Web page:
The longer the College stands empty, the more haunted it becomes.
I don’t wish to imply that I’ve communed with Thomas Ken in Chamber Court, or seen the Grey Lady. I’m talking about all the people who have been happy here, their memories, and our memories of them.
Some do their haunting in person, as visitors, or dons, but the Old Wykehamist with whom I associate the lines below returned to be received Ad Portas (the highest honour the school can bestow upon a guest, with a ceremony in the medieval heart of the College) in an astonishing line-up of his friends and contemporaries, all Fellows of the Royal Society or the British Academy. I’ve never forgotten his transparent joy at being back in the school he loved.
John Lucas (Coll: 42-47) died this April, aged 90. You can read all about his distinguished philosophical career in The Trusty Servant, but I remember him in a fraying greenish academic gown held together with what looked like electricians’ tape, standing at the lectern in Merton Chapel to read this poem.
They told me, Heraclitus, they told me you were dead,
They brought me bitter news to hear and bitter tears to shed.
I wept as I remember'd how often you and I
Had tired the sun with talking and sent him down the sky.
And now that thou art lying, my dear old Carian guest,
A handful of grey ashes, long, long ago at rest,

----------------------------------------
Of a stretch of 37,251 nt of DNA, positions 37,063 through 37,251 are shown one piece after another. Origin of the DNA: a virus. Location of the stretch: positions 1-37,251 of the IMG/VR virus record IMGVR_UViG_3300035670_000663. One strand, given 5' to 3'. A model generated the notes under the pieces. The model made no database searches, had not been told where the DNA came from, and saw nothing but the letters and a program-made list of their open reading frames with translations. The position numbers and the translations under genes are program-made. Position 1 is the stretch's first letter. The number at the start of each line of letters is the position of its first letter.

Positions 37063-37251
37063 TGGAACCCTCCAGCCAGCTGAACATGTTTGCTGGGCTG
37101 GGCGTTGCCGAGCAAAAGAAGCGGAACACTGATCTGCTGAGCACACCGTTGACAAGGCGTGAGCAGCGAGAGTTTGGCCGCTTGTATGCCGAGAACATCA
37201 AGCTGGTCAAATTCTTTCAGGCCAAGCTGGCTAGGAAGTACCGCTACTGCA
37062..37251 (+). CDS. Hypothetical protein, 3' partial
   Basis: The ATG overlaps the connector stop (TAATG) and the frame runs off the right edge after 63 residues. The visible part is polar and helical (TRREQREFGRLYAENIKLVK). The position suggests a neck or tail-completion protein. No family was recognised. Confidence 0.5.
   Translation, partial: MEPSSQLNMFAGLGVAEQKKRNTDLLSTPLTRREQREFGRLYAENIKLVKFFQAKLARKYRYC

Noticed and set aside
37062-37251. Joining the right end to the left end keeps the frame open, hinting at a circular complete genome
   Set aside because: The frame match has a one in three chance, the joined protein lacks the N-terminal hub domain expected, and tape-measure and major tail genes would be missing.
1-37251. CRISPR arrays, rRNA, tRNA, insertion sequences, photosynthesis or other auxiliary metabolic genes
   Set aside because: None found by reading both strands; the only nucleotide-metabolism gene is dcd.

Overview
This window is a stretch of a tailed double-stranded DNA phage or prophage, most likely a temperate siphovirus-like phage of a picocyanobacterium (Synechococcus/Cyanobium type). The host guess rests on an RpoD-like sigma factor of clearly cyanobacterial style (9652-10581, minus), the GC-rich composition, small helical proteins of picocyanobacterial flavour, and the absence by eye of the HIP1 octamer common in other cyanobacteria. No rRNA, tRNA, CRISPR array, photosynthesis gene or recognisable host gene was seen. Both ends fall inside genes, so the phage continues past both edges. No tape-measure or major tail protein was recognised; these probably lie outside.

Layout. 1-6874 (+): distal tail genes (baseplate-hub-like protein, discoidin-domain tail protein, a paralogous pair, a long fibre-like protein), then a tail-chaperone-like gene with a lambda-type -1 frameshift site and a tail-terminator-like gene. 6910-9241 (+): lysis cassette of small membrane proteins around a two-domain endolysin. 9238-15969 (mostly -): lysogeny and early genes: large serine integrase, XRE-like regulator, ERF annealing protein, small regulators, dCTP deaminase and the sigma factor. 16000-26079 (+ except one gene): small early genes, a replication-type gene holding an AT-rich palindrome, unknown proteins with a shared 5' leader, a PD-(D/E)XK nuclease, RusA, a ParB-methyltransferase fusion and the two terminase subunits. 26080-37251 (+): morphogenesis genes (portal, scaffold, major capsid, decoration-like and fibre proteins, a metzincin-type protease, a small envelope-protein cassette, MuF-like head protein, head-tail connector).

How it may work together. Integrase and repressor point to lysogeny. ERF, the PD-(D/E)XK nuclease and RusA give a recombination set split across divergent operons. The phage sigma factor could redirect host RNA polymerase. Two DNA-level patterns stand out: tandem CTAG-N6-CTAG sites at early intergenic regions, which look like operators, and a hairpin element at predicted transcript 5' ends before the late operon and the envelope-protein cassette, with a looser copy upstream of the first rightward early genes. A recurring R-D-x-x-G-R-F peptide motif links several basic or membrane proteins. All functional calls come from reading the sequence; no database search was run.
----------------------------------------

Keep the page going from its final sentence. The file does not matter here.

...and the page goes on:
Still are thy pleasant voices, thy nightingales, awake;
For Death, he taketh all away, but them he cannot take.
William (Johnson) Cory, 1823–1892
28th April 2021
On 28 April 2021, the College's political society welcomed the Rt. Hon. Jacob Rees-Mogg MP to a virtual event for boys and staff. The talk covered a diverse range of topics, from Mr Rees-Mogg's position as Leader of the House of Commons to his vision for the country and how to improve socio-economic equality.
30th November 2020
Every year Winchester and Cheltenham Ladies' College pupils work in teams to deliver presentations at a Science Symposium for their peers. 2020 required more technology than usual but was as rewarding as ever.
19th September 2020
Science School has a diverse collection of fascinating objects, from an 18th-century microscope, fossils and taxidermy birds, to apparatus used to teach physics in the early 20th century. Twenty-four of the most interesting and unusual objects from the collection are now online.
22nd June 2020
English don Tom Quayle considers how literature bears "the indelible impression of its time" and what that might mean for the writing taking place during this turbulent period.
8th June 2020
English don, Richard Stillman reflects on the protests sweeping the United States and United Kingdom, what we might do to educate ourselves, and how this might help make a difference.
1st June 2020
Two brothers write of their experiences of lockdown together, with one studying for exams, and the other continuing his singing, remotely.